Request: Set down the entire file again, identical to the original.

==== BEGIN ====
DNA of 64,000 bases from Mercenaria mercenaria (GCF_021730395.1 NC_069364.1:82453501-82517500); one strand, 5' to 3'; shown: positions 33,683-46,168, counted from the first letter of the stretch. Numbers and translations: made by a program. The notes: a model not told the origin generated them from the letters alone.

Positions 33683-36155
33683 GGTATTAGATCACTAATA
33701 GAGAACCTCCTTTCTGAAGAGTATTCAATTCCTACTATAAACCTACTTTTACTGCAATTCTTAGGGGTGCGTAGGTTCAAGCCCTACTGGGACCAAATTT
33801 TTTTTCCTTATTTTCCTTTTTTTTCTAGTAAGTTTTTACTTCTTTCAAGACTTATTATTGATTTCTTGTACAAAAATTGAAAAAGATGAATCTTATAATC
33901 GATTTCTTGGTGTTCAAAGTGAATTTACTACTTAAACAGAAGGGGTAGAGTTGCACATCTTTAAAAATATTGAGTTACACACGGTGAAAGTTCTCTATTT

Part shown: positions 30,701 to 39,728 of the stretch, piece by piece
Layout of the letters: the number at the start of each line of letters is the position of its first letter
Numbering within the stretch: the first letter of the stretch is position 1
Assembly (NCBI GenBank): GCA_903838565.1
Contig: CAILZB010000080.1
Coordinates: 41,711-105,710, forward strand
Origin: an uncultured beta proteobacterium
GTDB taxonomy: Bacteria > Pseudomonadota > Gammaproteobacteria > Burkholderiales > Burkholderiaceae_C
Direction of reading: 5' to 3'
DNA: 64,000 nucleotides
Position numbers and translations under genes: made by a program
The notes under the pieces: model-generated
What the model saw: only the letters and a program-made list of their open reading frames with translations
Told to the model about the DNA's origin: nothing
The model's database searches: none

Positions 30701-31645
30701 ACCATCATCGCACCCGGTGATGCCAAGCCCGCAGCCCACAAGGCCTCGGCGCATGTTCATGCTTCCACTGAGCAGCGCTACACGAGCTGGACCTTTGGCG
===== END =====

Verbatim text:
DNA of 64,000 bases from Mercenaria mercenaria (GCF_021730395.1 NC_069364.1:82453501-82517500); one strand, 5' to 3'; shown: positions 33,683-46,168, counted from the first letter of the stretch. Numbers and translations: made by a program. The notes: a model not told the origin generated them from the letters alone.

Positions 33683-36155
33683 GGTATTAGATCACTAATA
33701 GAGAACCTCCTTTCTGAAGAGTATTCAATTCCTACTATAAACCTACTTTTACTGCAATTCTTAGGGGTGCGTAGGTTCAAGCCCTACTGGGACCAAATTT
33801 TTTTTCCTTATTTTCCTTTTTTTTCTAGTAAGTTTTTACTTCTTTCAAGACTTATTATTGATTTCTTGTACAAAAATTGAAAAAGATGAATCTTATAATC
33901 GATTTCTTGGTGTTCAAAGTGAATTTACTACTTAAACAGAAGGGGTAGAGTTGCACATCTTTAAAAATATTGAGTTACACACGGTGAAAGTTCTCTATTT

Part shown: positions 30,701 to 39,728 of the stretch, piece by piece
Layout of the letters: the number at the start of each line of letters is the position of its first letter
Numbering within the stretch: the first letter of the stretch is position 1
Assembly (NCBI GenBank): GCA_903838565.1
Contig: CAILZB010000080.1
Coordinates: 41,711-105,710, forward strand
Origin: an uncultured beta proteobacterium
GTDB taxonomy: Bacteria > Pseudomonadota > Gammaproteobacteria > Burkholderiales > Burkholderiaceae_C
Direction of reading: 5' to 3'
DNA: 64,000 nucleotides
Position numbers and translations under genes: made by a program
The notes under the pieces: model-generated
What the model saw: only the letters and a program-made list of their open reading frames with translations
Told to the model about the DNA's origin: nothing
The model's database searches: none

Positions 30701-31645
30701 ACCATCATCGCACCCGGTGATGCCAAGCCCGCAGCCCACAAGGCCTCGGCGCATGTTCATGCTTCCACTGAGCAGCGCTACACGAGCTGGACCTTTGGCG